Being able to efficiently harness the power of big data can bring huge benefits to a company, but the most successful firms will be those that understand how to use the insight they gain from these platforms and turn it into actions that have a clear and measurable impact on their bottom line.

A new infographic by the McKinsey Group reveals just what a difference a strong strategy in this area can make to personnel in marketing departments. It found that the global spend in this area equates to around $1 trillion a year, but better analytics can improve the returns businesses get from this by between ten and 20 percent.

Being able to use big data analytics will be vital if marketing professionals are to cope with the increased pressure they are under in today's environment. The infographic noted that dealing with the growing amount of information is a particularly important issue for businesses in the retail sector, as they stand well-placed to make the most of new technologies that gather data.

For instance, 61 percent of customers around the world use digital channels during the buying process and every action they take on these devices increases the information available to businesses, enabling them to study consumer buying behaviour, demographics and other key information.

It will also be crucial that retailers recognise emerging sources of data, such as mobile gadgets. McKinsey observed that in Europe, 42 percent of consumers carry out web searches via a handset while in store, providing opportunities for personalised, location-based marketing that did not exist a few years ago.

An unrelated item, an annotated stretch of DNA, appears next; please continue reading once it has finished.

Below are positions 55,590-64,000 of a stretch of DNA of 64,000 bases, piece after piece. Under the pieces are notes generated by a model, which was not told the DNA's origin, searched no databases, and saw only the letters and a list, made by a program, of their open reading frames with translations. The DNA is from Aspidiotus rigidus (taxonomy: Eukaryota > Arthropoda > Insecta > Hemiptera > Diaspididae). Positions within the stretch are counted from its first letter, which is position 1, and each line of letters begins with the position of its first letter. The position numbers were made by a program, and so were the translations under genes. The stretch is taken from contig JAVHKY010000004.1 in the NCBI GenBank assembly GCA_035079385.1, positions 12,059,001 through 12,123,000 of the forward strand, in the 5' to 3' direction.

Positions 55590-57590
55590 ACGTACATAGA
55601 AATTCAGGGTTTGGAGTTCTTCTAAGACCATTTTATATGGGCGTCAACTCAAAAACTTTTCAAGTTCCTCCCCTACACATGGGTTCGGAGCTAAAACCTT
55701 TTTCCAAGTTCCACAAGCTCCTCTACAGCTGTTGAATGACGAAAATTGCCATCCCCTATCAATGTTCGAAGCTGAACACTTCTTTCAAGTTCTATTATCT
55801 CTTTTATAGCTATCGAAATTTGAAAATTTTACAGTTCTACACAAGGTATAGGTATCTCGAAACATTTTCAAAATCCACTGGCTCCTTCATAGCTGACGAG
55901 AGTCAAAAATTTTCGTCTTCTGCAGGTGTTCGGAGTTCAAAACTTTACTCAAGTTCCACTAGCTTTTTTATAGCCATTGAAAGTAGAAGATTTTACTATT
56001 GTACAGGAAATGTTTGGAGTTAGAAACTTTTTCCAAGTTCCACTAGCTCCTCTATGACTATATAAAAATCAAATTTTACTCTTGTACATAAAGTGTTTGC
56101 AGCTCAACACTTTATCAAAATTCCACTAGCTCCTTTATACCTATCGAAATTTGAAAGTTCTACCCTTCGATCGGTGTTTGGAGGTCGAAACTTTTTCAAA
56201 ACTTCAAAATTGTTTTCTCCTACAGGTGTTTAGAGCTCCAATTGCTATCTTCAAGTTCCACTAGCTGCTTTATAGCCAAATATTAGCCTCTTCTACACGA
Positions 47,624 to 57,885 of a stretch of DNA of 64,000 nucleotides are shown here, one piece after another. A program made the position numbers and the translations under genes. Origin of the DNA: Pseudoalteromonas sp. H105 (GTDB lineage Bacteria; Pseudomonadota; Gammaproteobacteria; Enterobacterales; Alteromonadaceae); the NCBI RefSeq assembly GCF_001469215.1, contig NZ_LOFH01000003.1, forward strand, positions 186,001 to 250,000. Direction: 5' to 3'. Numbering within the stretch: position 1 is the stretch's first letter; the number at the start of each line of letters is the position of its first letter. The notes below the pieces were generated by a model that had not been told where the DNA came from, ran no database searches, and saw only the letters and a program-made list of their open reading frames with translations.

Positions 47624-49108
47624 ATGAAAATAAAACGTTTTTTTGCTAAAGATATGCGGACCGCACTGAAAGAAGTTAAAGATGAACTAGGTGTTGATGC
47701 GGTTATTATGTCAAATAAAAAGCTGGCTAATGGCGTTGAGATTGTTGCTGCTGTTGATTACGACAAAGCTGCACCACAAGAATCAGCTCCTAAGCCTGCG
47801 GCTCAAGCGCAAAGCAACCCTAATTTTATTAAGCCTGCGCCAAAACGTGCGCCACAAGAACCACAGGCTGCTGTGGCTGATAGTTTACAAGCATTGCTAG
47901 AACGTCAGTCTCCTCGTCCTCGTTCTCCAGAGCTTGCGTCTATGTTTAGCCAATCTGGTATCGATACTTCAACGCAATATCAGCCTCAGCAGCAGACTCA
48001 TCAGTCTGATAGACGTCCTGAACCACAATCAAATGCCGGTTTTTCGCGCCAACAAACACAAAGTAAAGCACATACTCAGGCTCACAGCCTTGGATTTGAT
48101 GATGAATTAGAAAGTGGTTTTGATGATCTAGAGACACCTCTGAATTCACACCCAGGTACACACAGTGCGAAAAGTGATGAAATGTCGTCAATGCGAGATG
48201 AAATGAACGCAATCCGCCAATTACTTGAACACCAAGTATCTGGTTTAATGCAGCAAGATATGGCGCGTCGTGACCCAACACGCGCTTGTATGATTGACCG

Despite this potential, the majority of marketers are still not using data analytics effectively enough. A survey of chief marketing officers highlighted by the infographic revealed 63 percent of projects do not include marketing analytics to inform decision-making. Four out of five firms also do not measure the return on investment for social media campaigns, which could leave them blind as to what strategies are working and where they need to focus their attentions.

But if firms can take control of their information, the rewards will be clear. Companies across all sectors stand to see improvements, but for retailers, the difference will be even more pronounced.

Between 1999 and 2009, McKinsey noted that the average compound annual growth rate for retailers that did not employ big data effectively stood at around six percent. However, for big data leaders, that figure was 19 percent.

With new advanced technologies emerging in recent years, it is now easier than ever for companies to deploy big data affordably to improve their operations. Innovations such as in-memory computing and real-time analytics also mean that queries that would once have taken hours to complete can now turn out results in a matter of minutes. 

McKinsey found that on average, big data leaders see five percent higher productivity compared with other companies and their profits are six percent higher.

One way in which these benefits are achieved is with improved targeting of campaigns. Without analytics, firms using direct mail typically have to rely on generic messages that may not be of interest to a large majority of their audience. With the insight gained from big data analytics, however, they can replace these with more numerous, smaller campaigns that offer more relevant information.

This results in customers receiving less unwanted spam and boosts the profits gained from promoted products by an average of 288 percent, McKinsey said.